If they want to visit, observe or assist in classrooms, they must register as a district “volunteer,” which requires a background check.

Board members also approved a policy to have the high school acknowledge a senior class valedictorian and salutatorian each year during graduation ceremonies.

There was discussion of a proposal to recognize Dawn Smith’s one year of student teaching and 39 years with the district by naming a room at the new Warm Springs K-8 Academy as “The Dawn Smith Discovery Lab,” but board members had split opinions on the idea.

Rehwinkel and Norton were in favor, but Sullivan and Laurie Danzuka weren’t so sure.

“The reason we haven’t done this before, is because of possible controversy of naming things after people. We need to be cautious,” Sullivan said.

“Just because it hasn’t been done in the past is no reason not to do it. We’re not going to make everyone happy. Dawn’s given 40 years of her life to this district and something needs to be done,” Rehwinkel said.

Since board member Brad Holliday was absent from the meeting, and board members wanted more time to think it over, the subject was tabled until the next meeting.

The board adopted a 2014-15 budget of $58,607,506, and levied taxes in the amount of $4.58 per $1,000 of assessed property value; and $2.4 million for debt service on construction bonds.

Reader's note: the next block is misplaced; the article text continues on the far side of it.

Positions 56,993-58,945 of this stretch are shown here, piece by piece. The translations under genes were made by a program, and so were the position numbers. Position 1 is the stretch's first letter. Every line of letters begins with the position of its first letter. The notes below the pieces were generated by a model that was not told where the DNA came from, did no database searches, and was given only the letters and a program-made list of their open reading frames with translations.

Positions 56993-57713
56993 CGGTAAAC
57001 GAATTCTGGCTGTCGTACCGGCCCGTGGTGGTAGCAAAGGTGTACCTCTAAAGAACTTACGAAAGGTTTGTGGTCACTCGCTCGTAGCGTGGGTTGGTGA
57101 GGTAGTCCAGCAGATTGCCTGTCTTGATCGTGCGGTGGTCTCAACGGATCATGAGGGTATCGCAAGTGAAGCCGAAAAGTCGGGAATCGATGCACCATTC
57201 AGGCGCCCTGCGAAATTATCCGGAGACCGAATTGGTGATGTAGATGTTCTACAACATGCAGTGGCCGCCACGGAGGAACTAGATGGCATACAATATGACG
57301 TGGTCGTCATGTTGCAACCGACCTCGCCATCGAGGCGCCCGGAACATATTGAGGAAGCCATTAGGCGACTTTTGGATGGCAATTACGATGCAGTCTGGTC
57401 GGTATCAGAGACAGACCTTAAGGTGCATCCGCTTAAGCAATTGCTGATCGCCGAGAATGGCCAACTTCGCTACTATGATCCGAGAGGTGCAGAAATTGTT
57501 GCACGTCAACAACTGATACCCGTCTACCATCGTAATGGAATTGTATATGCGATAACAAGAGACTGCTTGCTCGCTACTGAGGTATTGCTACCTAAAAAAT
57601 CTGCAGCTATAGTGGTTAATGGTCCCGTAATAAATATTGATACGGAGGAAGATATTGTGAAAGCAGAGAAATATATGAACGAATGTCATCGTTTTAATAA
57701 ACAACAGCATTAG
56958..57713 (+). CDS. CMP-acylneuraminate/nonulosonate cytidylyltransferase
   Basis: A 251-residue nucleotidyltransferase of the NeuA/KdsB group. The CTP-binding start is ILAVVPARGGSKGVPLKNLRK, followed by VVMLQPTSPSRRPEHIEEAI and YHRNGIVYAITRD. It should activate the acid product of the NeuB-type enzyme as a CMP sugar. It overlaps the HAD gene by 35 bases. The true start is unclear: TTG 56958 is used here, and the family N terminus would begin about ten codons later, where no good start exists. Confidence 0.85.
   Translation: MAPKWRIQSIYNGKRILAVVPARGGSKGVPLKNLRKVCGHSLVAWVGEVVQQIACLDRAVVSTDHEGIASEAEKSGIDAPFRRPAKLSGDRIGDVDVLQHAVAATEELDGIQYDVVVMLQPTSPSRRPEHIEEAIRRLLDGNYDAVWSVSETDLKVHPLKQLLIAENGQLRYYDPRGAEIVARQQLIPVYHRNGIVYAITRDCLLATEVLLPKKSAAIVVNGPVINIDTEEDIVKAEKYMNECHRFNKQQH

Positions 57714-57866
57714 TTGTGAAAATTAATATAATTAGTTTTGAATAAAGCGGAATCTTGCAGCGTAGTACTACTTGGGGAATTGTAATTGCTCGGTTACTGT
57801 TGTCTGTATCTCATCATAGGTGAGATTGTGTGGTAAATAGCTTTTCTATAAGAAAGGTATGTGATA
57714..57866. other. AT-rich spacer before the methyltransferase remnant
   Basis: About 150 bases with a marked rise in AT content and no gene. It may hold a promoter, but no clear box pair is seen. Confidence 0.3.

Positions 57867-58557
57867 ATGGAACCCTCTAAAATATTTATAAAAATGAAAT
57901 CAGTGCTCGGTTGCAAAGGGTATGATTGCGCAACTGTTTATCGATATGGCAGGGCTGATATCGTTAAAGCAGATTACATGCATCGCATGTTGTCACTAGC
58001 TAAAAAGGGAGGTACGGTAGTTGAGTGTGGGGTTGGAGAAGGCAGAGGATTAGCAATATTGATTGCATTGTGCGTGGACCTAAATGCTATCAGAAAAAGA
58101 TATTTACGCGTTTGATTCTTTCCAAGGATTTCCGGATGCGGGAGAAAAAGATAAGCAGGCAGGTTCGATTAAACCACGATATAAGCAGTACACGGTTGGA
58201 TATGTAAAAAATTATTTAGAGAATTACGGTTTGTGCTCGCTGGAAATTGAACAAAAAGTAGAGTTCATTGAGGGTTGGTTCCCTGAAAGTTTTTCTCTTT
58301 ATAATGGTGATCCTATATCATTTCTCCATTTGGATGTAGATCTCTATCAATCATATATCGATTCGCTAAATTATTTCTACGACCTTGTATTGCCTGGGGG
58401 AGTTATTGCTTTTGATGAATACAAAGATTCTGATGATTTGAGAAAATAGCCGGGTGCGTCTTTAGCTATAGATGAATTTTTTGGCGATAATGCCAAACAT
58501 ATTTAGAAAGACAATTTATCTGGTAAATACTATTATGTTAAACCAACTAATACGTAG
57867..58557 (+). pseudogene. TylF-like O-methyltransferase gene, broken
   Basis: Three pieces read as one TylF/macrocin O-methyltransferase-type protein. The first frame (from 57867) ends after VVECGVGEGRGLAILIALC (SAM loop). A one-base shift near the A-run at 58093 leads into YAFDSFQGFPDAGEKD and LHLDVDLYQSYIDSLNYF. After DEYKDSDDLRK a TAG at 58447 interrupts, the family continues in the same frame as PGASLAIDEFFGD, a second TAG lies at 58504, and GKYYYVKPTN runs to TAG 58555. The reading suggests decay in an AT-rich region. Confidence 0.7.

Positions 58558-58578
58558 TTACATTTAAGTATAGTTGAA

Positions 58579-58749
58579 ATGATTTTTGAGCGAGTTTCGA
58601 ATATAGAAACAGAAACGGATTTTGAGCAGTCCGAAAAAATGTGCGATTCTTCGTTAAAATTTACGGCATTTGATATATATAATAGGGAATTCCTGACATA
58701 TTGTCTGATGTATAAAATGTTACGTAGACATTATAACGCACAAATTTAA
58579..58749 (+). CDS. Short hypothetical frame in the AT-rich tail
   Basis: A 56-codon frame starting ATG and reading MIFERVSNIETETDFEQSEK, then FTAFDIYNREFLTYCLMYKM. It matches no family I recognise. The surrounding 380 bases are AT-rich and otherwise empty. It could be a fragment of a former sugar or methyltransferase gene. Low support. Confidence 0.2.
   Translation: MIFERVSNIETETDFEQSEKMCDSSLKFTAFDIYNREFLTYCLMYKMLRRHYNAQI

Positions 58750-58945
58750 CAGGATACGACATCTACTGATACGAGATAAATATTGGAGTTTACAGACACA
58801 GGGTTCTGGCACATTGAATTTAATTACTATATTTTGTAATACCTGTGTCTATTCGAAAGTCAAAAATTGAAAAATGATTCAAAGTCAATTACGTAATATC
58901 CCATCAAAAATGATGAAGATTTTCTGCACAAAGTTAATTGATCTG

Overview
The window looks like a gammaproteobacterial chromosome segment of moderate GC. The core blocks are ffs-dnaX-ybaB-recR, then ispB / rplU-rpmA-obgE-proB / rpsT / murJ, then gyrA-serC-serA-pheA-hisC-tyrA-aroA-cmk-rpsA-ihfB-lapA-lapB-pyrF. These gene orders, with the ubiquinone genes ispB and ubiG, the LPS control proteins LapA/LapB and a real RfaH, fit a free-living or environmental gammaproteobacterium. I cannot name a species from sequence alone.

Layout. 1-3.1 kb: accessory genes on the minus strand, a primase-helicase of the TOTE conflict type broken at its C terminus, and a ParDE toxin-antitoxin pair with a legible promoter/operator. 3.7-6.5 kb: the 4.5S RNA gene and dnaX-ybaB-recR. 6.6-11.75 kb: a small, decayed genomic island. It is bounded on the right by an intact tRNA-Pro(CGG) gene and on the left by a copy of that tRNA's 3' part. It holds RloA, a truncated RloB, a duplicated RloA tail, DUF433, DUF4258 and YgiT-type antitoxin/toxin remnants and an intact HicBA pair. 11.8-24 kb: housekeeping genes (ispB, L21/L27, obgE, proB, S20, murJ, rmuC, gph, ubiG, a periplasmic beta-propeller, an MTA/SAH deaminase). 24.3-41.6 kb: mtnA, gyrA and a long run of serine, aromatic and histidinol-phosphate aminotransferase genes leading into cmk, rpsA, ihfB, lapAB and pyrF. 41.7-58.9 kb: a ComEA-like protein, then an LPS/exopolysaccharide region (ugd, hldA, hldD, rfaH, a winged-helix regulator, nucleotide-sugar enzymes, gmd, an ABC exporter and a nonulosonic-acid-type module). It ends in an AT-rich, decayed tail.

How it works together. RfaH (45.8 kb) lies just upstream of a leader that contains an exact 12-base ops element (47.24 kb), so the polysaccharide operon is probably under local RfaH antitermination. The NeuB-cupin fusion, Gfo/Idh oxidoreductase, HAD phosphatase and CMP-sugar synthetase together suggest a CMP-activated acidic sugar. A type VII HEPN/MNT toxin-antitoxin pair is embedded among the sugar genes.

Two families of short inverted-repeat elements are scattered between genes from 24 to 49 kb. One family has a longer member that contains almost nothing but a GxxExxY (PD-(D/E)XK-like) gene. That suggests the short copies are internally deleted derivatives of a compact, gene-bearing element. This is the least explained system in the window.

New English arts textbooks were recommended and are on display at the district office for public review. Curriculum Director Melinda Boyle said the text selections were exciting because, “We have an alignment (of curriculum) from fourth to 12th grades, and K-3 are aligned.” The board approved $400,000 in purchases for the “Read Well,” “Journeys,” and Houghton Mifflin Harcourt “Collections” textbooks, that meet common core state standards.

Under personnel, resignations were accepted from Rory Oster, language teacher Kelly Daly, math teacher Natalie Hill, first-grade teacher Hannah Feigner, and third-grade teacher Rebecca Carnes. Charlene Loughlin was hired as a special education teacher for Warm Springs K-8 Academy.

In coaching assignments, Zachary Lillebo was hired as the MHS girls head basketball coach, and Amy Kestek as the MHS Girls assistant soccer coach.